Okay, so make an outline, but keep it loosey goosey, because here comes the fun part. You have your main points, but how you get there… that’s up to the characters. This is where you write as fast as your fingers can fly–you don’t backspace, you don’t delete scenes, you don’t edit a single word… you just write with confidence that nobody will ever see your first draft, that your first draft can be the dumbest, most ridiculous story ever told and it won’t matter, because it’ll be your story. Because you can fix it later.
Speed-writing a first draft is pretty invigorating, and the results are often pretty awesome. Because you’re writing so quickly the story tends to take twists and turns your left brain would have never allowed. The story ends up rich and interesting and, at times, completely unexpected. But it comes at a cost.
Simply put: you can’t speed-write if you can’t say ‘no’. Speed-writing for me, is a two month process. It takes me about eight weeks to get from point A to point B, and there are a lot of No’s in between. There are no’s to going out at night, even on weekends (unless I’ve already put in my word count for that day). There are no’s to giving in and watching your favorite show instead of locking yourself in your bedroom with your laptop. There are no’s to sleeping in if you write in the morning, no’s to taking it easy on your lunch break if that’s the only time you have to compose your masterpiece. Speed-writing doesn’t necessarily have to take a lot of time out of your day. If you’re a fast writer, you can get away with an hour a day and still break over 60k words by the end of week eight. But you’ll never get there if you don’t make finishing that first draft a priority. It’s harder than it sounds, but it’s not impossible by any means.
If you put both speed and discipline together, you’ll outrun your left brain and you’ll write some pretty amazing stuff in the process. I know, because I did it. I was wary of the idea of speeding through a first draft. The myth of writing slowly equaling writing well had been pounded into my head, but I decided to go for it. I threw caution to the wind because I had nothing to lose. I figured, hey, if it doesn’t work for me I’ll just slow down. I didn’t slow down. I wrote faster than I’d ever written in my life and I felt better about my writing than I ever had, all because I wasn’t stopping myself, I wasn’t second-guessing, I was letting my imagination roll with it… I was letting my characters breathe and tell me what the story was.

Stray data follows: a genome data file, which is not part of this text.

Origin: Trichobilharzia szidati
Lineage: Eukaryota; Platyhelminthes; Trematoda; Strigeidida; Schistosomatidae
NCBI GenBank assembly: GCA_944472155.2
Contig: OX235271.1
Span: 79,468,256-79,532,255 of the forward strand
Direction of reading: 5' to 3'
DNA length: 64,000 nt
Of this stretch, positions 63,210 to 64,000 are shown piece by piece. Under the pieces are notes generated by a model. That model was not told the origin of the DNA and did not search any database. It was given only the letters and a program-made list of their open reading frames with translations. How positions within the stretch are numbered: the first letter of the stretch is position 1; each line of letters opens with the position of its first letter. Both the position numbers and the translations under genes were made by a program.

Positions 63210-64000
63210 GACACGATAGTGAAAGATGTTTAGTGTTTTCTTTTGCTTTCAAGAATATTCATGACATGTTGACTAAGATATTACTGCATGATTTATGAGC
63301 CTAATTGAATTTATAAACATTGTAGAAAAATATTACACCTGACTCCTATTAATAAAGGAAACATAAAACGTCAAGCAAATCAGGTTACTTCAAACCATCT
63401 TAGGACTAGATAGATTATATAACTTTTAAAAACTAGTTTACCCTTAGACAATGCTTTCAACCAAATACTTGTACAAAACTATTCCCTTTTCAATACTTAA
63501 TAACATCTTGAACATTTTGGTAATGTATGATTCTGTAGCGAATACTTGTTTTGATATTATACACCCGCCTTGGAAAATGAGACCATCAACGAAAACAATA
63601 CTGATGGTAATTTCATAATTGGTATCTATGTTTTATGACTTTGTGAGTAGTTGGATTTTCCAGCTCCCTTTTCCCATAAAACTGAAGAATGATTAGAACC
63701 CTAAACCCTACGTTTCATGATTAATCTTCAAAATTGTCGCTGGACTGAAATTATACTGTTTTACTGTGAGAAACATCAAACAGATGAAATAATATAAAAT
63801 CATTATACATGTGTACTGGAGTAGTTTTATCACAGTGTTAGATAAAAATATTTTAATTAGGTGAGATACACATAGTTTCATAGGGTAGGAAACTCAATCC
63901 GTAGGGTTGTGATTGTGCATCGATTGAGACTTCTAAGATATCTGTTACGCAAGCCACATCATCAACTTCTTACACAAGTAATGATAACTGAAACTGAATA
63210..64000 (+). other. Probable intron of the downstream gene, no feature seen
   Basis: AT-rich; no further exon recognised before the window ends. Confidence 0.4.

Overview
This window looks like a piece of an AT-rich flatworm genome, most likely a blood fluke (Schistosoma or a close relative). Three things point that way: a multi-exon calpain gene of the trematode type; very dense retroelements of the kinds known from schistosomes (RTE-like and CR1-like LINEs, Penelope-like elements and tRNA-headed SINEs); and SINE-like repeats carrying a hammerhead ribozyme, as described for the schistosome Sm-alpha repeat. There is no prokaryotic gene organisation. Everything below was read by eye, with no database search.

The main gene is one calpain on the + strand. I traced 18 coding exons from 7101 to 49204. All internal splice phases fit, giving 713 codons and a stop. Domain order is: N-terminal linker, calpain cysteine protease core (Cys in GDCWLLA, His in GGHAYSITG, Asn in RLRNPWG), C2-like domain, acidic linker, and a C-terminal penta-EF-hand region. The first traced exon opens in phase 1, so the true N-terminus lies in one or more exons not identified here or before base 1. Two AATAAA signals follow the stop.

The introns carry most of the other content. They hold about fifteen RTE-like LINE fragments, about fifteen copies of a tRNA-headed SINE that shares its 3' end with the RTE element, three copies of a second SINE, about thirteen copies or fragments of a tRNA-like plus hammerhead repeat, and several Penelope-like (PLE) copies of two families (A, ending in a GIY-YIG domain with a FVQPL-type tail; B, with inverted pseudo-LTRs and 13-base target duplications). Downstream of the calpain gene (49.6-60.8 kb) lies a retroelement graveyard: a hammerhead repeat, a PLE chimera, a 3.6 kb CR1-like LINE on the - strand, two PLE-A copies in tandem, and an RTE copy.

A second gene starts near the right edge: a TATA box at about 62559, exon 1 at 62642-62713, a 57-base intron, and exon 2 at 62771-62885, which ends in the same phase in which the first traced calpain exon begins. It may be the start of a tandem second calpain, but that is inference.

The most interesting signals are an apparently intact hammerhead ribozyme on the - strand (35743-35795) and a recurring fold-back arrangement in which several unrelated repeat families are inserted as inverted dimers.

The idea of not knowing exactly what you’ll be writing is a terrifying proposition at first, but if you’re able to let yourself go… if you’re able to get out from under Lefty’s thumb, you’ll be pleasantly surprised. Hell, you might just end up writing that Great American Novel… you know, the one you’ve been working on for three years now.
6 thoughts on “You Are A Beautiful Sparkly Unicorn; Just Say No To Lefty”
Great advice! I may give that technique a go for my next project. 🙂
Reading this, I couldn’t help but think what it amounts to, for those of us who do NaNoWriMo, is that we need to keep the NaNo mindset year round. NaNo is great discipline for writing at speed. Self-discipline is doing it the other 11 months.
I mentioned in a comment (on another post, I think) that I’m not big on NaNoWriMo even though I advocate speed writing. But that’s a blog entry for another day…
Again, your words ring true. I’ve struggled with this for (…..) over a decade now. ((My left brain compelled me to count. Fourteen years, to be exact.)) It’s been a struggle for me. I get an amazing idea, write furiously for a week and emerge somewhere else, confused as to how I got there and with fifty pages. Then I re-read, decide it sucked anyway and hit the delete button. The only evidence that I am a ‘writer’ at all is little notebooks that I filled before there was such a thing as an evil little delete button. Those and the occasional saved tidbits from old RPGs. Shards and fragments of what could have been wonderful stories if given the time. I am a serial killer of my own characters.
Thank you for putting this into words. It underlines something that my left brain would like me to forget. And while I’m thinking about it, I’m going to write.